The first thousand times I was accused of being a politically correct, anti-free-speech censor, it seemed silly. The charge was always in response to some relatively innocuous bit of cultural criticism — like, say, that racism is bad and artists should try not to make racist art if they don’t want to be called racists. Or that if comedians want to joke about rape, they should write their jokes very carefully because rape is very horrible. I saw it happen to other women, too, women who had asked for better representation in media, or had even gone and said the words “video games.”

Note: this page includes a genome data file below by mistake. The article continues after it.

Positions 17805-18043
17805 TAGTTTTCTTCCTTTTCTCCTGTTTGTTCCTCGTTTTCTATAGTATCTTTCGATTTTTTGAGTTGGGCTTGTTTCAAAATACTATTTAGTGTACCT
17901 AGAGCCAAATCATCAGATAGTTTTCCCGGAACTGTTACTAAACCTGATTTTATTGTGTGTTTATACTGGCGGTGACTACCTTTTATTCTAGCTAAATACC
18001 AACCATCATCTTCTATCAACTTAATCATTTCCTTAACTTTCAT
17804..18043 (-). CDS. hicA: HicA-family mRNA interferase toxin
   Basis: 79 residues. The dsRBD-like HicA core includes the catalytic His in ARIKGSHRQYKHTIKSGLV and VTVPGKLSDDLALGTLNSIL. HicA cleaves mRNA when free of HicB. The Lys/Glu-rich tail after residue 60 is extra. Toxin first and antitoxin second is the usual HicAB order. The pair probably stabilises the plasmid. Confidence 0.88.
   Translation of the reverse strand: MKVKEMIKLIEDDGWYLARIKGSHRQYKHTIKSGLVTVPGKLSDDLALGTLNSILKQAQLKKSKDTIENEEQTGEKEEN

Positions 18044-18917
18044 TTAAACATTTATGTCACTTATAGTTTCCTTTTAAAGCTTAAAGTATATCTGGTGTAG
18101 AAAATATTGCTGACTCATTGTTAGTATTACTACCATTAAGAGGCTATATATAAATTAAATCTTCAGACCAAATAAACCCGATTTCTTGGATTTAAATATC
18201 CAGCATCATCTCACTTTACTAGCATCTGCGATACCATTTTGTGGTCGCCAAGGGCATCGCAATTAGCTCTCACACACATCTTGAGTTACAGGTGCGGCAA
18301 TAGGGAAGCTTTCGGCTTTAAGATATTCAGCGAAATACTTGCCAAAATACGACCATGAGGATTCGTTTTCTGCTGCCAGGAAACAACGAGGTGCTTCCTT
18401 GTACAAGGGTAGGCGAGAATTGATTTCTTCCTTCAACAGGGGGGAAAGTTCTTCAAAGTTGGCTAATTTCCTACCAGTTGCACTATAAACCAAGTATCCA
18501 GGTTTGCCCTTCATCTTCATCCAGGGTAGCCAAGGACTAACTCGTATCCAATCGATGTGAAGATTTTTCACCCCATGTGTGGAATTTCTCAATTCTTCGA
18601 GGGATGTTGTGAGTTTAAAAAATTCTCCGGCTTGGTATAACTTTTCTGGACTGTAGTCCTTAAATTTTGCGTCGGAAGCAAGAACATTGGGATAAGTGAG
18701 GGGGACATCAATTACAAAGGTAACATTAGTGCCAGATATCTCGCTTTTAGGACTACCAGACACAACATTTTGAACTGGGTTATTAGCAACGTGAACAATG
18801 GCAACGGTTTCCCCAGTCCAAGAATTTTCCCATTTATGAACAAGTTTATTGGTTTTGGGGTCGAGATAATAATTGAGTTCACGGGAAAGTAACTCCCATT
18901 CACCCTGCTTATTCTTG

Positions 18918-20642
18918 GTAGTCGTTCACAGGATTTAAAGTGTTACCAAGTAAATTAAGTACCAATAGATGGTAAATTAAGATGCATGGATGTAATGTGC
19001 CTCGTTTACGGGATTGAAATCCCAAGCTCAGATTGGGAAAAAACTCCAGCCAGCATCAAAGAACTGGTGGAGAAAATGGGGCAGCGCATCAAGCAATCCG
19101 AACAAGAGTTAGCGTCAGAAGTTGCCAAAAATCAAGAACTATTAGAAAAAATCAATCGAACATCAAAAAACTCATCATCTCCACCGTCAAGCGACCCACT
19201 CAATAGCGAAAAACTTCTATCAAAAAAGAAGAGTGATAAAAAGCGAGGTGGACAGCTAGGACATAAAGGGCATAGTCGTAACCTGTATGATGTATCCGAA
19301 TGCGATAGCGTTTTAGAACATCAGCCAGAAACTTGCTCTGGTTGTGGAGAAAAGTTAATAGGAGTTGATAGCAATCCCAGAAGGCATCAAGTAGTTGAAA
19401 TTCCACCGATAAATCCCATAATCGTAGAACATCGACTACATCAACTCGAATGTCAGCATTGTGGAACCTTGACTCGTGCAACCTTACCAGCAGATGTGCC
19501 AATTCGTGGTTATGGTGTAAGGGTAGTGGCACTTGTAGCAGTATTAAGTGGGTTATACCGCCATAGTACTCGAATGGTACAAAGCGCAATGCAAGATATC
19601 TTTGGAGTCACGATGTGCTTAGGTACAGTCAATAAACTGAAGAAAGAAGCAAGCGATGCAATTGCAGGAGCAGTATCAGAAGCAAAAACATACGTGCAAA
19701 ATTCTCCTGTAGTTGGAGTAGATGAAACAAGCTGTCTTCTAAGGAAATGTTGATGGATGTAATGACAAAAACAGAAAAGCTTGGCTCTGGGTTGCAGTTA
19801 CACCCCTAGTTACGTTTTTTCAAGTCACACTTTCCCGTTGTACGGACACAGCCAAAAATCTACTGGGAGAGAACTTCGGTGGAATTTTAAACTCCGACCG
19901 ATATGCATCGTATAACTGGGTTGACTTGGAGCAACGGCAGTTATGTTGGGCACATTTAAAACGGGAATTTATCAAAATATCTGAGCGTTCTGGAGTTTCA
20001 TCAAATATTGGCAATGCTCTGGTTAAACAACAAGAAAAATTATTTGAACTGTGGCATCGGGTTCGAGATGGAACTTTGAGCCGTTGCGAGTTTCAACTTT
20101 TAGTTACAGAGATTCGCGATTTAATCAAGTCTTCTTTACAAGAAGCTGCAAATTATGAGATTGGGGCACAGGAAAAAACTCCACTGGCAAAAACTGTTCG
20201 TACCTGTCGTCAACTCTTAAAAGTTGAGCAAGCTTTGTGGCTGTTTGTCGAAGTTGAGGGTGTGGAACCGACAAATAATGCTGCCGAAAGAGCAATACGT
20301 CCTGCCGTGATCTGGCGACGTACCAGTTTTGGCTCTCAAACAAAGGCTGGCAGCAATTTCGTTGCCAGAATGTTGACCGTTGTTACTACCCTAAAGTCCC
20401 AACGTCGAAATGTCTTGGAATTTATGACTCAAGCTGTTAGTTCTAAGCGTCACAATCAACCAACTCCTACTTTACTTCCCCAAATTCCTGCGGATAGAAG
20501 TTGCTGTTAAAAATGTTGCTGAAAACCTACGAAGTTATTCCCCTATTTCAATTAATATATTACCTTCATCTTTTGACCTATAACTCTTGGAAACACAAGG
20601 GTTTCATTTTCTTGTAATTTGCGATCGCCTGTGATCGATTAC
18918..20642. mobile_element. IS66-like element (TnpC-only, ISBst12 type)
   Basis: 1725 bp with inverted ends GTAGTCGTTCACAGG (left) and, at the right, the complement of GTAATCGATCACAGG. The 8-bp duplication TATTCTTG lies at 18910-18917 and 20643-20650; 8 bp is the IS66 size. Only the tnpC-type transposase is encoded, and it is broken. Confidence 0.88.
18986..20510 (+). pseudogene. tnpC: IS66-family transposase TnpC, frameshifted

I always laughed at the anti-free-speech charge. I was not the government. I literally could not censor anyone. I cannot go around handcuffing comedians and dragging them off to joke jail. (Anyway, I am a prison abolitionist. That goes for open-mic-based offenses, too.)
Criticism is not censorship, and no matter how insistent Twitter’s free speech brigade might be, I felt safe knowing that we could always go back to the text. The Constitution was on my side.
But that was when I thought facts had power, when what we think of as the truth was based more on observable reality and less on the incantations of paranoid uncles who would rather die of preventable diseases than let America’s first black president leave an intact legacy. When the “free speech” canard started nibbling away at me, around 2012 or so, it seemed as goofy as the idea of Donald Trump becoming president. Oops.